A Little Western Dreaming

A Little Western Dreaming

I joined a group of fellow enthusiasts for a 4-day photography trip in Western Australia recently. We spent 2 nights in Perth (taking in the city and Nambung NP in the north), then headed south for 2 nights to Busselton (taking in the famous ’Busselton Jetty’, Sugarloaf Rock and Cape Leeuwin Lighthouse).

As an East Coaster, I was really looking forward to sunsets involving the ocean. And WA delivered … big time!

Back [l-r]: Khosrow, Tim (host), Bruce & Jake;
Front [l-r]: Rodney, Kate, Chris and me. (image courtesy of Khosrow)

I was then staying on afterwards to visit to beautiful Mandurah, the ‘Gold Coast’ of WA, to visit some resorts and check out this holiday hot-spot!

Mandurah (from Silver Sands Beach)

The photography trip started out in Perth. There was no rest for the wicked. All bar one of us flew in and met up at the airport on the Thursday, then drove to the apartment to drop off bags, quickly freshen up and get camera gear ready to photograph the city at sunset and night from Kings Park.

Waiting, waiting!

It’s a beautiful city and it was lovely watching the light of day fade away and the city light up.

Perth City and Swan River

The elevated platform proved a great vantage point, especially for traffic light trails!

Perth at night

If you’re wanting to try your hand at a Perth night-time city scape shot but with reflections on the water instead of light trails, head to the waterfront at South Perth. Rodney captured this shot from there after the photography trip.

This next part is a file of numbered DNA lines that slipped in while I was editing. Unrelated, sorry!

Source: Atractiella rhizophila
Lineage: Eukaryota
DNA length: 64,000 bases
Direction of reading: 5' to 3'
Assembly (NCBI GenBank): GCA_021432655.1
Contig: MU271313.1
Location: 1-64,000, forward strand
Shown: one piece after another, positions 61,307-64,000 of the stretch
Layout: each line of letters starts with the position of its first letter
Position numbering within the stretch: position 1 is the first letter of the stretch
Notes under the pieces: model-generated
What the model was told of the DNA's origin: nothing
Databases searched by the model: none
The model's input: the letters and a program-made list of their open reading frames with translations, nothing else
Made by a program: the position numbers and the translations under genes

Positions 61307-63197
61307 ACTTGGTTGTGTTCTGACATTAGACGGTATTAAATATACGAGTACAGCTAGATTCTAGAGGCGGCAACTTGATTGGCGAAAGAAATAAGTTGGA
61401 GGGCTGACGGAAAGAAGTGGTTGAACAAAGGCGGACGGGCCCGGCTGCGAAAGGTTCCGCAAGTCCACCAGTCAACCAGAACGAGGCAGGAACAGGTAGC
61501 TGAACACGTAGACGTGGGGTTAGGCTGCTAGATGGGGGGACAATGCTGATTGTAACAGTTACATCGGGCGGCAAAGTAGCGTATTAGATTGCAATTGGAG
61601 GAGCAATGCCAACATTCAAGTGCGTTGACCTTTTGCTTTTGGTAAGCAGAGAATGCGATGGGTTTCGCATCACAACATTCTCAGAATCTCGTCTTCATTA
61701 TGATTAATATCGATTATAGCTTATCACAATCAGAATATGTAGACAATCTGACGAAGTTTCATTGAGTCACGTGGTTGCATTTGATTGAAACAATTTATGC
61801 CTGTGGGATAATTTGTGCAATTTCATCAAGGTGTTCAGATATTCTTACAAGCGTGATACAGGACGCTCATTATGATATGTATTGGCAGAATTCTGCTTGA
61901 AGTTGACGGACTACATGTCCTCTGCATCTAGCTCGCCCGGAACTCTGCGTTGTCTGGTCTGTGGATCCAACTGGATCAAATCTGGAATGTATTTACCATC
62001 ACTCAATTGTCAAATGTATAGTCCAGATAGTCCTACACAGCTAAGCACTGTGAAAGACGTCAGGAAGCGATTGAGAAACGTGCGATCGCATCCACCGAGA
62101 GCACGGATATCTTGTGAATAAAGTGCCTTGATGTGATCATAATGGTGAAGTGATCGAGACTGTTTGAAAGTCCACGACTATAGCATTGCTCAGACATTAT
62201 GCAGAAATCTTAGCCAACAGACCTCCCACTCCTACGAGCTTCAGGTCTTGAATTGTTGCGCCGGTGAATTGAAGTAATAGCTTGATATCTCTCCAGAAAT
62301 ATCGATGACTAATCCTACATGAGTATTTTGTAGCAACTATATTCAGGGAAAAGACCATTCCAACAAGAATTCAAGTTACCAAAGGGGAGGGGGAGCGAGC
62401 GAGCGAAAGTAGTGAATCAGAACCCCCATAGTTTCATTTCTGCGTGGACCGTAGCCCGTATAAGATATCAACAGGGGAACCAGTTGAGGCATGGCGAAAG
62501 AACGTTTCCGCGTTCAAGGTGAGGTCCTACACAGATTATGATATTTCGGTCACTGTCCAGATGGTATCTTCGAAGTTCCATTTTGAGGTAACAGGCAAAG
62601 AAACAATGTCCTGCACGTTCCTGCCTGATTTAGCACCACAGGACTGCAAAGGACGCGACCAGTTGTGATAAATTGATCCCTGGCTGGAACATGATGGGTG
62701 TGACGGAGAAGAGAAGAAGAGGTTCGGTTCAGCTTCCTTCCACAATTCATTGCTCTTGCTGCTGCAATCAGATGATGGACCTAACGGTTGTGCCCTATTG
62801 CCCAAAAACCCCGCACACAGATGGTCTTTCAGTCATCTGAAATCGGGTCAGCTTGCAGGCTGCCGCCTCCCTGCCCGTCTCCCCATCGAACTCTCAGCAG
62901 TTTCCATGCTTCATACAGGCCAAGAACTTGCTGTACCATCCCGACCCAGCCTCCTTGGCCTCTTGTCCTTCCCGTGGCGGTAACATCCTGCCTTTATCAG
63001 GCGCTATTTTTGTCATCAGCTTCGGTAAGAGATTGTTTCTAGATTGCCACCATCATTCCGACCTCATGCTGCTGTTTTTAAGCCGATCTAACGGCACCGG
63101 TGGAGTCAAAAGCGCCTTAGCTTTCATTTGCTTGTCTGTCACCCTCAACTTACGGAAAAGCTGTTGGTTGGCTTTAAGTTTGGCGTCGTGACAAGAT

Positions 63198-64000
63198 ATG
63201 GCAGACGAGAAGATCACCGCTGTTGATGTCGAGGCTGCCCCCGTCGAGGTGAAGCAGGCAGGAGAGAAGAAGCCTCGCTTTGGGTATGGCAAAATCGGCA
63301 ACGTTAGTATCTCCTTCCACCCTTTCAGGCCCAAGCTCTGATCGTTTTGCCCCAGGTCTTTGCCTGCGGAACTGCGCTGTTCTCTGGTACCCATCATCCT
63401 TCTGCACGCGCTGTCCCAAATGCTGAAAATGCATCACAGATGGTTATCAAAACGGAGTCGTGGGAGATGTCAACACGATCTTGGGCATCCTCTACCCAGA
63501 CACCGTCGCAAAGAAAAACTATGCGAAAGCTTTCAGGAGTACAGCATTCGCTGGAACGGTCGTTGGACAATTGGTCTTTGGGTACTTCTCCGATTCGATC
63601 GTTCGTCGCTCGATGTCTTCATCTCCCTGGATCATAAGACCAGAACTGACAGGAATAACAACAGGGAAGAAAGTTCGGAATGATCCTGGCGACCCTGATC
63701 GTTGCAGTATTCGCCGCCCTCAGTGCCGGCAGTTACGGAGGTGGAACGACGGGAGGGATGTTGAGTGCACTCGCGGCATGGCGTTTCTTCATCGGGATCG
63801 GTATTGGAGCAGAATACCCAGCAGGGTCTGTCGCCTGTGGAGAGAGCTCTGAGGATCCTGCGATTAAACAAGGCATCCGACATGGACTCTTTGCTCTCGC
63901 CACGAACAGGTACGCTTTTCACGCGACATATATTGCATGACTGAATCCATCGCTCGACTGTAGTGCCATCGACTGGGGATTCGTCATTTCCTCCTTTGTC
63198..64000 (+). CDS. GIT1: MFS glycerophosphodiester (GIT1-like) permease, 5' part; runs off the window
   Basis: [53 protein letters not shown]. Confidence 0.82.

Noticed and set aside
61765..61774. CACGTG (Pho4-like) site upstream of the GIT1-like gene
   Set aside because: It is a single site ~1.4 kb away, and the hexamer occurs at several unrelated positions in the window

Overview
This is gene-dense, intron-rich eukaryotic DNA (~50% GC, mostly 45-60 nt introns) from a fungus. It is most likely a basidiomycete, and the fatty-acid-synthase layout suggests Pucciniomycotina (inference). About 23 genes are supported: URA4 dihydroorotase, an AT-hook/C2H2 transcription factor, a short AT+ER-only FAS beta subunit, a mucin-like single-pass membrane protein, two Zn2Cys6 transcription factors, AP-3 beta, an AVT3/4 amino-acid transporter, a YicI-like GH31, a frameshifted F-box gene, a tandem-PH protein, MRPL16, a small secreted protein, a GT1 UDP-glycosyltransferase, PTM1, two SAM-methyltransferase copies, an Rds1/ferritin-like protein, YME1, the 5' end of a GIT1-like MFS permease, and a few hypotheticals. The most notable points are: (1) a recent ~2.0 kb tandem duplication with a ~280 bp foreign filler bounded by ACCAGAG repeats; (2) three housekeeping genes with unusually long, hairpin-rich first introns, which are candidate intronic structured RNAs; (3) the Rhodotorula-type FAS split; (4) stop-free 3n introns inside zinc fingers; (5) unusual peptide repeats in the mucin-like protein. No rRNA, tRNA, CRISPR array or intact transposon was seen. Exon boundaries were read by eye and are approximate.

Beautiful Perth Cityscape [Image © Rodney Topor]

The next morning was a very early start to shoot the iconic, and much photographed, Crawley Edge boat shed, which sits on the banks of the Swan River at Matilda Bay, a nostalgic reminder of the river’s past.

It’s thought to have been originally constructed in the 1930s. In the 1940’s, it was apparently bought for £5 when the Nattrass family purchased the property behind; they then built a larger, more modern boatshed around the original. It has been rebuilt, repaired and sold a number of times over the years.

I think you anticipate that something like this is quite remote and would take some getting to! We were all surprised that it was on a fairly main road, the boardwalk to the jetty was literally straight off the footpath – we had traffic shooting past the whole time we were there.

The jetty’s not in great condition and there’s not a lot of space for front-on shots, so we all had to take our turn getting our ‘iconic’ shots.

Crawley Edge Boat Shed

Some more adventurous participants even waded into the river!

I was literally only about a metre off the footpath when I shot this

Sun risen and photos taken, it was time to head back for some much needed breakfast. We then headed north to ‘The Pinnacles’ in Nambung NP (about 2-3 hours north of Perth, depending on whether you take the right turns or the wrong turns!) for sunset and Milky Way shots.

Am I still on planet Earth? Very alien landscape!

Rising out of the ‘alien sandscape’, The Pinnacles are ancient limestone pillars left behind after the sand was washed away by flowing water. Some are several metres tall, and they come in every shape and size you can imagine – a few will even make you look twice! It’s hard to believe you’re only 6km from the ocean. Apparently, the Dutch mistook them for the ruins of an ancient city in 1700.

You can drive or walk around the 4km unsealed ‘Pinnacles Loop’ (there are marked bays along the way to enable you to park and walk around), or or park your car at the Discovery Centre and walk the loop (approx 1 hour).